What should we expect from Chancellor Jeremy Hunt's Budget?

Hunt set to use his Budget to offer a pre-election tax giveaway for millions of workers - but how big will the cut be?

What should we expect from Chancellor Jeremy Hunt’s Spring Budget? Future Publishing / Contributor via Getty Images

Chancellor Jeremy Hunt is set to offer a pre-election tax giveaway for millions of workers when he unveils his Budget on Wednesday.

Both Hunt and Prime Minister Rishi Sunak have consistently hinted at tax cuts as they seek to offer voters an incentive to stick with the Tories at the next general election.

But the UK Government only has a certain amount of room for manoeuvre and Hunt has already acknowledged that any tax cuts must be “sustainable” and “affordable”.

STV News takes a look at what to expect from Hunt in the Commons later on Wednesday.

What is likely to be the headline announcement?

They key announcement by Hunt is likely to be a 2p cut to national insurance.

The Times said the cut, worth £450 on average, would come in from April and the decision was taken after Hunt decided against reducing income tax.

The Resolution Foundation think tank said the combination of another 2p cut on top of the 2p reduction which came into effect in January would be worth up to £1,500 a year for employees.

But, combined with freezes in the thresholds at which national insurance is paid, it will mean that the biggest net beneficiaries are those earning £50,000, who gain a net £1,200, the foundation said.

Why can’t he go further?

Remember Liz Truss and Kwasi Kwarteng’s disastrous ‘mini-budget’?

Well, that spooked markets and sent the pound plummeting to a record-low.

In other words, the former PM and her chancellor overpromised with their unfunded tax cuts and sparked an economic crisis.

Hunt is bound by his self-imposed fiscal rules, which include having national debt as a share of gross domestic product (GDP) falling by the end of a five-year period.

The gap between his tax and spending plans and the limits set by this rule is known as the headroom.

As well as potentially eating into this headroom – leaving less of a buffer to cope with unexpected events – Hunt is likely to tinker with a few taxes to raise some extra cash.

The non-dom tax status for wealthy overseas individuals could be changed or scrapped and a levy on vapes could also help fill the Treasury coffers.

What does the Scottish Government want to see in the Budget?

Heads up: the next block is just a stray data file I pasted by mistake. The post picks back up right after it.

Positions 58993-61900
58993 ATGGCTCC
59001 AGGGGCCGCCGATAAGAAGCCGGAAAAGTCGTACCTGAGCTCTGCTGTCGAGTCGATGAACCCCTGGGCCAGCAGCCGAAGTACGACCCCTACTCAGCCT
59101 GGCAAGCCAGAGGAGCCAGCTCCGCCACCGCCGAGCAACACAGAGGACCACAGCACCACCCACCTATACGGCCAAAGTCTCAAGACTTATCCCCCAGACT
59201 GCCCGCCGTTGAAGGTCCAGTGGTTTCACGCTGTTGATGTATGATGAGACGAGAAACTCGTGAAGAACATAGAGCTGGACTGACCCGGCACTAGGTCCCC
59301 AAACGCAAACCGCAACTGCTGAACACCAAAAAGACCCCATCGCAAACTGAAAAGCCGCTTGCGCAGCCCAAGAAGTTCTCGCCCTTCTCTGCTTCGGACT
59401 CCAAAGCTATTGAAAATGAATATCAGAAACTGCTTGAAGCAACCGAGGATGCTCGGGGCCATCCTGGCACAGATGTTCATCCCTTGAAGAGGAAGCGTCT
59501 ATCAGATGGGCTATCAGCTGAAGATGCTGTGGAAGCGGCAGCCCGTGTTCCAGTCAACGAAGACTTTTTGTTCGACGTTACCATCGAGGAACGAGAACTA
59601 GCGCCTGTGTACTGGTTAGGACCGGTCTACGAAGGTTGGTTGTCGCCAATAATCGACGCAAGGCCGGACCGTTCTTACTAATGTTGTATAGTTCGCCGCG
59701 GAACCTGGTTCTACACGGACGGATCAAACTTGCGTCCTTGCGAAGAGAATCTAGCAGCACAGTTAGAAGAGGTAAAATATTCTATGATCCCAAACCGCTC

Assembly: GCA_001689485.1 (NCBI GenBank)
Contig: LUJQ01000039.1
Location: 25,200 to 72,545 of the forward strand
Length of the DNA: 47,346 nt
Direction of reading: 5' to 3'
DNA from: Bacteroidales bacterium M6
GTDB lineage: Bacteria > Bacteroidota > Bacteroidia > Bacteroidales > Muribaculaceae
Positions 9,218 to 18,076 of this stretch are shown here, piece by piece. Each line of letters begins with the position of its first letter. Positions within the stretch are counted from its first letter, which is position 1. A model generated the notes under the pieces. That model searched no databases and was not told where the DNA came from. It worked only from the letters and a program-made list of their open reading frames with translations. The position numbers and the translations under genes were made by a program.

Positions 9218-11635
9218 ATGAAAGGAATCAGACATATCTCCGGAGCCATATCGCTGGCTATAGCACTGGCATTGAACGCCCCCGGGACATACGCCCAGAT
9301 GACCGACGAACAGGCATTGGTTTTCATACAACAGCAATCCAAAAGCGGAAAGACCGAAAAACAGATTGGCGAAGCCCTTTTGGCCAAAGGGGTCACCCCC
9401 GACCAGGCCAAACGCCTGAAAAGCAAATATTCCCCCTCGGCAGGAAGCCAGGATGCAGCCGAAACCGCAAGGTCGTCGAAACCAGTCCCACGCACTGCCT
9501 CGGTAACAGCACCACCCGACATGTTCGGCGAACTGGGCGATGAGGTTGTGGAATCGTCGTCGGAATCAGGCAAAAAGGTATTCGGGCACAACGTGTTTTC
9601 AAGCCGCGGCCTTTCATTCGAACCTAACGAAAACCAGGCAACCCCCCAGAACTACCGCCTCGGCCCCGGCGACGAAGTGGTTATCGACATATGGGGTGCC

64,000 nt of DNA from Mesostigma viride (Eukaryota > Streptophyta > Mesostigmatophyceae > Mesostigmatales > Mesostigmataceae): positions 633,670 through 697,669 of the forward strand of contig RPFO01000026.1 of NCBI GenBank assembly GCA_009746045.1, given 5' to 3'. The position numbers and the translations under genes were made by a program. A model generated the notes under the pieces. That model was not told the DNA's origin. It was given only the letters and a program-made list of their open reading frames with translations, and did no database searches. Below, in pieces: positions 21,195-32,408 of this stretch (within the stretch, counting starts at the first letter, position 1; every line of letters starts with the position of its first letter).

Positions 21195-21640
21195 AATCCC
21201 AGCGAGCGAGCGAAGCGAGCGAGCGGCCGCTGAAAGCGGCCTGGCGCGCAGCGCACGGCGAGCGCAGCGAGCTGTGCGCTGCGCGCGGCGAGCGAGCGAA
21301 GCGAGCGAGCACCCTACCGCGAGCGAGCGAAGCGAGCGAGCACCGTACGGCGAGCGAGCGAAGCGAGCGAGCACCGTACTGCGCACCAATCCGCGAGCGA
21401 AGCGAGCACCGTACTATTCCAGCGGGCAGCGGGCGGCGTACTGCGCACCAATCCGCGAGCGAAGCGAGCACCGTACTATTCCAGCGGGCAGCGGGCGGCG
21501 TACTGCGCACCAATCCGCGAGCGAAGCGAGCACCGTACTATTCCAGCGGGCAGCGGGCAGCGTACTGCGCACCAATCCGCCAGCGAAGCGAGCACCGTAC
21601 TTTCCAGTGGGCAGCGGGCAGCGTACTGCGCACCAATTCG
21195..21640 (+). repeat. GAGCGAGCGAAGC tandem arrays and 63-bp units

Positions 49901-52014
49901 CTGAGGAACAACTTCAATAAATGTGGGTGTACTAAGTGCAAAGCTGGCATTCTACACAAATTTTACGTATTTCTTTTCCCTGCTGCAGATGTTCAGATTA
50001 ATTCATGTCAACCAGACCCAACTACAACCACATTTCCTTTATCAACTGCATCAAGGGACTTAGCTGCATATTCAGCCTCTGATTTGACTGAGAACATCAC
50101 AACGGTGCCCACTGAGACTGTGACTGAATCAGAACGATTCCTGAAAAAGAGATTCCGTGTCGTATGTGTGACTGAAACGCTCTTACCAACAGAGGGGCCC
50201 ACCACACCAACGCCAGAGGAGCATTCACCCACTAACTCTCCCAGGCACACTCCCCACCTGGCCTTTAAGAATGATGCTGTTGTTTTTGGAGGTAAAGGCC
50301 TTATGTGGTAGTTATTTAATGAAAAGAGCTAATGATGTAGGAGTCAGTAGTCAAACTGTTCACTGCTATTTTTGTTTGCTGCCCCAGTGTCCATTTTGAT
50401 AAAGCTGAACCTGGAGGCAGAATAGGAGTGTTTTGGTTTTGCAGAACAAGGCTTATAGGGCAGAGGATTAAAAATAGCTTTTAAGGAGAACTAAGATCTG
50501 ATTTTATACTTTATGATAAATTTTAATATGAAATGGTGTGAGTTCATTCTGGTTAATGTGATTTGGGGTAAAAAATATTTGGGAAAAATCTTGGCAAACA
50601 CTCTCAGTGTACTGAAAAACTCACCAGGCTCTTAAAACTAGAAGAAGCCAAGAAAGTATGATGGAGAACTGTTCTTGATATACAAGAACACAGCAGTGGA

Deputy first minister Shona Robison says Hunt should “prioritise the investment needed for Scotland’s people and public services”.

She doesn’t want to see the chancellor utilise his fiscal headroom to fund tax cuts, adding that he “must not repeat the mistakes of the Autumn Statement.

Robison said: “Key to that is funding for infrastructure. We’ve already committed £6.3bn of capital spending as part of the 2024-25 Scottish Budget, underpinning high-quality public services, creating jobs and supporting the economy.

“However, we are expecting a real-terms cut to our UK capital funding of almost 10% over five years, totalling around £1.6bn – enough to build a large hospital. Likewise our Financial Transactions budget – key to delivering affordable housing – has been cut by 62%.

“With the UK now in recession, capital investment to kickstart economic activity is needed now more than ever. Infrastructure is vital for jobs, economic growth and the path to net zero. That’s why I am urging the Chancellor to deliver the capital funding Scotland needs.”

Meanwhile, SNP Westminster leader Stephen Flynn urged the chancellor to boost NHS spending by £15bn to create an additional £1.2bn for Scottish health spending through Barnett consequentials.

What else is likely to be in the Budget?

A £360m investment in advanced manufacturing projects across the life sciences, automotive and aerospace sectors is set to feature in the Budget as well as a package of £800m intended to boost public sector productivity.

Hunt has also announced changes to pension regulations, including a requirement for funds to declare how much they invest in UK companies, in order to “focus minds” and boost investment in British businesses.

And fuel duty is likely to remain at its current rate, keeping the “temporary” 5p cut which has been in place since 2022.

Paris Gourtsoyannis
Insight Paris Gourtsoyannis Westminster Correspondent

Normally there’s some uncertainty before a Budget, but this much is clear: there will be tax cuts in Wednesday’s budget.

The chancellor is under huge pressure from Conservative MPs to give them something to sell to voters ahead of a general election later this year.

It’s expected that will come in the shape of another cut to national insurance across the UK, following the 2p cut announced last year, which is already in workers’ pay packets.

The real question is, how will that be paid for? The UK is in a recession and money is tight for the chancellor, too.

He’s going to have to squeeze out every spare penny and pound – some other taxes may need to rise.

There’s speculation that the windfall tax on North Sea oil and gas companies may be extended – that would be a big blow to the Scottish Conservatives in the northeast.

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